Conservation of historic gardens and citrus collections: Conclusions of the gardening seminar ‘Citri et Aurea’
The “Citri et Aurea” project, which has been successfully implemented since 2019, has been unfolding remarkably well, like the cooperation between the Uffizi Gallery and the Museum of King Jan III’s Palace in Wilanów. In early September, a specialist seminar was held. It was attended by Italian and Polish conservators of botanical legacy and historic gardens. The event featured a presentation of both countries’ achievements in the field of conservation of historic gardens and citrus plant collections. The event is held under the patronage of the European Route of Historical Gardens.
The strengthening of diplomatic contacts between the courts of the Grand Duke of Tuscany, Cosimo III Medici and King Jan III after the victorious battle of Vienna resulted in sending eight crates of plants to Wilanów in 1684. Among the plant varieties mentioned by the historical sources was citrus lumia, dubbed “Adam’s apple” (‘Pomum Adami’), gifted at the time as a token of friendship. The sensitive goods were sent on a long 1600-kilometre road from Florence to Warsaw. The extraordinary history of plants from almost 340 years ago became a starting point for the cooperation concerning the historical citrus collections between the Boboli Gardens, managed by the Uffizi Gallery and the Museum of King Jan III’s Palace in Wilanów. This was made possible thanks to the membership of both gardens in the European Route of Historic Gardens.
The Boboli Gardens can boast a remarkable citrus collection, which is believed to be one of the most important in Europe, encompassing more than 500 pots with citrus trees, including around 90 various varieties, including 20 historical varieties from the Medici era. To this day, the plants are grown in line with traditional Tuscan cultivation methods and gardening ways.
The specialists of the Boboli Gardens will support the Wilanów Museum staff with their expert knowledge, aiding the Polish museum with an extremely difficult undertaking – reconstruction of the collection of historical citrus varieties. The process of its reconstruction began in 2016, when 38 specimens of orange trees in characteristic oak pots painted in white and green stripes appeared in the Baroque garden, The Wilanów collection currently comprises more than 100 citrus trees, encompassing 7 varieties, and is a rare collection of orangery trees in Poland.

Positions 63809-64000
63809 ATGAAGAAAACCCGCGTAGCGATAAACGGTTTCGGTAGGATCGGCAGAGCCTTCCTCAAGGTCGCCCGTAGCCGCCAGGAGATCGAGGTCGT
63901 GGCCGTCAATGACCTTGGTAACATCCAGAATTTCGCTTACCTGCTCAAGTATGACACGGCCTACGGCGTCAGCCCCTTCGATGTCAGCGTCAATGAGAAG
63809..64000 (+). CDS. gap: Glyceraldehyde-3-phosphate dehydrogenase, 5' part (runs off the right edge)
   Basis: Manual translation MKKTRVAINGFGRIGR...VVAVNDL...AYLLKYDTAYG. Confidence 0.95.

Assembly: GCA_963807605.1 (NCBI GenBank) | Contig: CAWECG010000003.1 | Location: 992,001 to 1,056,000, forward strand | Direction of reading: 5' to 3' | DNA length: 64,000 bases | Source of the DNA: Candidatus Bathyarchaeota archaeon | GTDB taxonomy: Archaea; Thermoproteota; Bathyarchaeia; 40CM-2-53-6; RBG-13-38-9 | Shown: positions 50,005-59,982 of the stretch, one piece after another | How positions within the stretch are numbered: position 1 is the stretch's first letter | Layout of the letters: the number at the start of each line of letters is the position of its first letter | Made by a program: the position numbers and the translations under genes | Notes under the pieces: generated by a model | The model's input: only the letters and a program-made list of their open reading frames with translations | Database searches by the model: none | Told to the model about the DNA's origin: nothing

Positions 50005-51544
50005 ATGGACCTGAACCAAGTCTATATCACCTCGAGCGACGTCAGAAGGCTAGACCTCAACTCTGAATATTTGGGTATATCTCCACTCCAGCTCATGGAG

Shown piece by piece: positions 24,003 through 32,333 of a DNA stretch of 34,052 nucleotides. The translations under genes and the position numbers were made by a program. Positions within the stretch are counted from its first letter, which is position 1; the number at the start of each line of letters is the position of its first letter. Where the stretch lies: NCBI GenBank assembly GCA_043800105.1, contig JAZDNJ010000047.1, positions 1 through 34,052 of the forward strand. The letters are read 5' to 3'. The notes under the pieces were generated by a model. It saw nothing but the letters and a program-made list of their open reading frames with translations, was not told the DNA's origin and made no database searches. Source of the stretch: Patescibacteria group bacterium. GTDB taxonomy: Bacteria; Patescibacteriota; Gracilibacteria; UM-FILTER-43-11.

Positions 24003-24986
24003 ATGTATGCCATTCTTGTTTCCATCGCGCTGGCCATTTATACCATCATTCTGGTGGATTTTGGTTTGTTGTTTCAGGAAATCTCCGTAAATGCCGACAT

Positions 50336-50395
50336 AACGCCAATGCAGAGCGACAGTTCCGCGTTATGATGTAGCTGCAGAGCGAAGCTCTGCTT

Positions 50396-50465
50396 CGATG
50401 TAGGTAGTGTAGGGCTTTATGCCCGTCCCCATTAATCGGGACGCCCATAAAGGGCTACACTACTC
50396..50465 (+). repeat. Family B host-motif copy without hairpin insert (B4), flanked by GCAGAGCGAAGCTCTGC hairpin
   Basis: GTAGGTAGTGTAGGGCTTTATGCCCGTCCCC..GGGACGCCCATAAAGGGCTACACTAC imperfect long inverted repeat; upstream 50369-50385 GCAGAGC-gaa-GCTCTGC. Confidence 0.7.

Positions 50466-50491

The Citri et Aurea project
During the first stage of the “Citri et Aurea” project, which was carried out in 2019, three employees of the Wilanów Museum came to Florence for a study visit to learn about traditional cultivation methods and Tuscan gardening. The visit was an opportunity to exchange knowledge and experience in the field of conservation of historical gardens and citrus tree collections.
This year, during the Polish-Italian online garden seminar, held in early September, achievements of the institutions from both countries in the field of conservation of historic gardens and citrus plant collections were presented. The event was attended by distinguished experts and practitioners working for historic mansions. The Uffizi Gallery in Florence was represented by Dr Bianca Maria Landi, coordinator of Boboli Gardens and botanic legacy conservator, as well as Architect Paola Ruggieri, architectonic legacy conservator, who gave a lecture on conservation, protection and restoration of Boboli Gardens. The 470-year-old traditions of the historic citrus plant collection located there, from the viewpoint of plants and architecture, was discussed by Gianni Simonti, a gardener in Boboli Gardens. Jacek Kuśmierski, specialist for historic gardens at the King Jan III Palace Museum in Wilanów, elaborated on the past and the future of citrus plant collection in Wilanów, while Łukasz Przybylak, head of the gardens, presented the history and further prospects for restoration of the orangery garden in Wilanów. The Museum in Nieborów and Arkadia was represented by Agnieszka Chmielewska, from the Greenery Department, who gave a lecture on the facts and the myths concerning the museum’s citrus plant collection. The seminar was concluded by a presentation by Beata Kańska, head of the Łazienki Królewskie Museum gardens in Warsaw, who discussed the 250-year-old history of orangeries and citrus plants history to be seen in Łazienki.